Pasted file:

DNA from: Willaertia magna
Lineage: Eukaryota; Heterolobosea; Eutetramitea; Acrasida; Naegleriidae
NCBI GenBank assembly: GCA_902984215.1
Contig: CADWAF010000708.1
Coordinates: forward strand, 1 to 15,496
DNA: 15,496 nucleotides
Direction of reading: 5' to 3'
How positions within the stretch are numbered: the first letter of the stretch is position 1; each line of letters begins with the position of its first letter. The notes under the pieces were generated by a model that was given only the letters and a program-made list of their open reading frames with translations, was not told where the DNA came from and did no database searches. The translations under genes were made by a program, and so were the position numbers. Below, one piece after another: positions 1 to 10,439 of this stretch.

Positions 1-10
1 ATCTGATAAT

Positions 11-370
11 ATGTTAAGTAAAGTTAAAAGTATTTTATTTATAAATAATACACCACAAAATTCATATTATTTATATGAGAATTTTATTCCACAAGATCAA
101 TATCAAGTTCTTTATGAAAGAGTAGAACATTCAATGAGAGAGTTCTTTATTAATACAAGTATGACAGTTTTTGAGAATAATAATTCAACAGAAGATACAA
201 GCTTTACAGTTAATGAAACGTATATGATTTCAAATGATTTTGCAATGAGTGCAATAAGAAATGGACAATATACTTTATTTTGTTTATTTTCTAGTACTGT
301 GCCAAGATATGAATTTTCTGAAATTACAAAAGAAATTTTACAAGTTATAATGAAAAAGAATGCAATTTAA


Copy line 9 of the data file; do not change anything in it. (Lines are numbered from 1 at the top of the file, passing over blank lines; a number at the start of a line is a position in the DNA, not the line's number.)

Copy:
Positions 1-10